Productivity has been a recurring theme in the first two days of Microsoft's Ignite conference in Chicago. CEO Satya Nadella started the beat and other Microsoft executives, including Julia White, general manager for the Office marketing team, quickly followed.
Microsoft wants to use Office as a tool to reinvent productivity for people and organizations, White told the crowd yesterday. To find out more, we sat down with her to discuss Microsoft's plans for its productivity apps.
Intelligent Team Productivity
A lot of what Microsoft is doing across Office is about productivity, "but it’s much wider than that," White said. "The best way to describe what we are developing is Intelligent Team productivity."
In practical terms, this means the development of team work and team collaboration abilities — objectives White concedes Microsoft has yet to reach.
"We know as a company that we haven’t nailed team collaboration, even if we have great tools and great products," she said, adding, "no one has really nailed it."
She argued that successful organizations have moved from static hierarchies of people to dynamic networks of open sharing — and have evolved from individual productivity to collective value co-creation. This is where the drive to intelligent team productivity comes from, she said, and Microsoft is in a strong position to capitalize on existing products:
We have this great foundation in SharePoint which was probably the best run at it [team collaboration] in a commercial sense. We have Skype. We have email. We have all the pieces. We know that people want to work on their tools of choice."
White said Microsoft's goal is to "provide the missing ambient awareness across the team." She explained:
I can find content, I can find information, I know who’s there but I don’t have this ambient awareness of what is going on with my team at a given time. Cracking this nut is what you are going to see us pursue for the next several years.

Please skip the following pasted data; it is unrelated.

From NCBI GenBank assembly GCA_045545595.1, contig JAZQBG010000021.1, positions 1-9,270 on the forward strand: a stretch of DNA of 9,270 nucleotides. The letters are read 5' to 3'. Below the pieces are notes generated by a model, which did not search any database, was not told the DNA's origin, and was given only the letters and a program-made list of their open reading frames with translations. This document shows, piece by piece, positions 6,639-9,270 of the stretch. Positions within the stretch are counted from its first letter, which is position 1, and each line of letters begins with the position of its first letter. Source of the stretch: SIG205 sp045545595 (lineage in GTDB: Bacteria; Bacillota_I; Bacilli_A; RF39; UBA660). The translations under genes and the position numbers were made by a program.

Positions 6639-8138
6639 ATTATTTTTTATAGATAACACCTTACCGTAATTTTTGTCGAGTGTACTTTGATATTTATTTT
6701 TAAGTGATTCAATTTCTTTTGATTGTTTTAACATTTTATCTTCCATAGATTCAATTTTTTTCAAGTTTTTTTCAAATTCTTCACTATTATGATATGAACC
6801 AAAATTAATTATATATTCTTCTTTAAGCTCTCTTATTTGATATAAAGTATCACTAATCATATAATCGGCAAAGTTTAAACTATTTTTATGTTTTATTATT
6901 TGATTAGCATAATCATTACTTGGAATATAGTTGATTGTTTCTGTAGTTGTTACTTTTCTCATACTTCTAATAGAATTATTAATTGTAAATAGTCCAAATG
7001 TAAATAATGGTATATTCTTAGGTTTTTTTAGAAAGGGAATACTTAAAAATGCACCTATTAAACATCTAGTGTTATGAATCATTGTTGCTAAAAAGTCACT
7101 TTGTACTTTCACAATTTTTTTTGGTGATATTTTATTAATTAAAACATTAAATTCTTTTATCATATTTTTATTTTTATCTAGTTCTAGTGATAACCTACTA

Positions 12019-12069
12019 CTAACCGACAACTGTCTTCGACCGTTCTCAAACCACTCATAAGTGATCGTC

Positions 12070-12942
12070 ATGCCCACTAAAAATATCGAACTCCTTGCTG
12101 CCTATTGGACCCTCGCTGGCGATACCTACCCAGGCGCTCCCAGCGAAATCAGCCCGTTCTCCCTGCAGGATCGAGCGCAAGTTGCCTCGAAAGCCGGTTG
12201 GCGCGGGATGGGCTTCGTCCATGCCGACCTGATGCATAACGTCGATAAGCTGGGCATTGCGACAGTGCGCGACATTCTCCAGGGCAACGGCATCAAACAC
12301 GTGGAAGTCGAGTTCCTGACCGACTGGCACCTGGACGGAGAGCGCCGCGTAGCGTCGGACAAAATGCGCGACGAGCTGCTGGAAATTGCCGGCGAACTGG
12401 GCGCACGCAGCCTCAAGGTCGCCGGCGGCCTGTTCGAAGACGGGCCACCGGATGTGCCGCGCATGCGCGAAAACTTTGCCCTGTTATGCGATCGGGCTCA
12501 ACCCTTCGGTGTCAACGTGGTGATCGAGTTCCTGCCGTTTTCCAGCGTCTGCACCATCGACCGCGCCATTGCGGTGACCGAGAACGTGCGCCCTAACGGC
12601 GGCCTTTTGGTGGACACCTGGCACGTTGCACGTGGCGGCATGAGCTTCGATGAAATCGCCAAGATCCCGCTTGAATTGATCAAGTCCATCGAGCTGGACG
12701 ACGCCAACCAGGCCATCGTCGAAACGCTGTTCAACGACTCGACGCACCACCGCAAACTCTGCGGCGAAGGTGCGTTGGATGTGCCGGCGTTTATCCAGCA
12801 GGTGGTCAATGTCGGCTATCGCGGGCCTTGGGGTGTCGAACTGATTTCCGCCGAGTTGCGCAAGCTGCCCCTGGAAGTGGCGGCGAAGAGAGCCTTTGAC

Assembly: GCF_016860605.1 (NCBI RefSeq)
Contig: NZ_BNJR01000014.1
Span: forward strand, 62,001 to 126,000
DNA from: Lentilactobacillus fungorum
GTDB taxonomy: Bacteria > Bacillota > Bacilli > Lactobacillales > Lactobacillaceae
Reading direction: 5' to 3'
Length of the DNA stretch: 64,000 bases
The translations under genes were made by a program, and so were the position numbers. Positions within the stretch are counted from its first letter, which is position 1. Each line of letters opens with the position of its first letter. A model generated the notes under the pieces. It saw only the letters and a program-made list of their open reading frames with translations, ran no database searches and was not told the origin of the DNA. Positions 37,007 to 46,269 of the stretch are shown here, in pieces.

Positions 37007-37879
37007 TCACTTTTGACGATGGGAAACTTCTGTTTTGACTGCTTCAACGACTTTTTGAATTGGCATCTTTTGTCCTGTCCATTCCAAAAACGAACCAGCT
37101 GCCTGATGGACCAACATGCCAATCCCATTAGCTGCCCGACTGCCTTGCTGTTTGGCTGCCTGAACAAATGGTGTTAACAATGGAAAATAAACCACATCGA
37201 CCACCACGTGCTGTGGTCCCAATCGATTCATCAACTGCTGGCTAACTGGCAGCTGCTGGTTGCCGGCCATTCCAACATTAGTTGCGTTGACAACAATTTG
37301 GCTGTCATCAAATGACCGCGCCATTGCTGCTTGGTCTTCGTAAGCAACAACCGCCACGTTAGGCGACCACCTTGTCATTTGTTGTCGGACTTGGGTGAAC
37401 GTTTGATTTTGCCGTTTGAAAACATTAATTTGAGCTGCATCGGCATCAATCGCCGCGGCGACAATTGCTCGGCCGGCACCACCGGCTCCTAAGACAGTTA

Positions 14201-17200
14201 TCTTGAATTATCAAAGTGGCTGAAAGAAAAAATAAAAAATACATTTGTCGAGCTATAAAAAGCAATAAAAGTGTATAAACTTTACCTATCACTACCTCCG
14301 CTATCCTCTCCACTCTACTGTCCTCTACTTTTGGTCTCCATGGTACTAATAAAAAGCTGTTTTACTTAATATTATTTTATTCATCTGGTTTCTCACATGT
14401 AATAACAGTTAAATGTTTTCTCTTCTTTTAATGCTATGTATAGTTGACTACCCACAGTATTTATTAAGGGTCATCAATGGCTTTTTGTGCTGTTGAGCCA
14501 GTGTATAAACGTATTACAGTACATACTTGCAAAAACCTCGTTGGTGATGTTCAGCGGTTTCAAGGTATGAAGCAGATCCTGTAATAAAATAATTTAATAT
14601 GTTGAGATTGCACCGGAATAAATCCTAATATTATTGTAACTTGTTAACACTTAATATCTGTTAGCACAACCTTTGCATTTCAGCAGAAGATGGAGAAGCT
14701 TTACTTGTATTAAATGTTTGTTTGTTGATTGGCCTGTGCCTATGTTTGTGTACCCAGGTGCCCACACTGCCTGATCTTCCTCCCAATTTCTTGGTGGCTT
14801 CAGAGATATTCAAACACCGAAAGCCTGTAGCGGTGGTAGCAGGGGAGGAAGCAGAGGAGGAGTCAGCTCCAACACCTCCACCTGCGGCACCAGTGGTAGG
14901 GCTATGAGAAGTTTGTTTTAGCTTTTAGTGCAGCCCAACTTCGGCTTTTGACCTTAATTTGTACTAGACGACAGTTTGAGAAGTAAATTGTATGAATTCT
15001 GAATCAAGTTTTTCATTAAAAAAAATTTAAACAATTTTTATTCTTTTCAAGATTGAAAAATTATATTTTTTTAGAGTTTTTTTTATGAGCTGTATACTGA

The other big thing — if I could pick a second thing — is the intelligence experiences. Office Graph is central here and we are just at the beginning of that. Delve is interesting and we will keep expanding what it can do, but of all the things if I was to pick one thing that had a core function in people productivity experience it would be about how efficient they are about is that whole intelligence thing."
White said that whatever finally emerges has to bring people together to solve business problems. It also must be simple, lightweight, user-managed. "We showed a preview of the Office 365 Groups “hub” in Office Delve and group conversation in Outlook 2016, and this is just the beginning," she said.
So if SharePoint was the first commercial platform that really aimed to solve the issues around team collaboration, what role will it have in the future? "SharePoint on-premises is going to be with us for a very long time. That’s the reality. That’s why we are investing so deeply in hybrid," she said — and not just for SharePoint.
About seven years ago we launched on BPOS (Business Productivity Online Suite) the precursor to Office 365 and even at that time we were thinking it has to work with our servers, as people are going to be running both the online and the on-premises apps. It was more about a gradual start rather than jumping in as a pure cloud player."
The same is going to happen with other Microsoft apps. With SharePoint 2016, Exchange 2016 and Skype for Business Server, users are going to want to work with them in both on-premises and cloud environments at the same time.
A year from now, White said Microsoft will have succeed in bridging the team collaboration problem and that Office 2016 will be viewed as much as a collaboration suite as a productivity suite.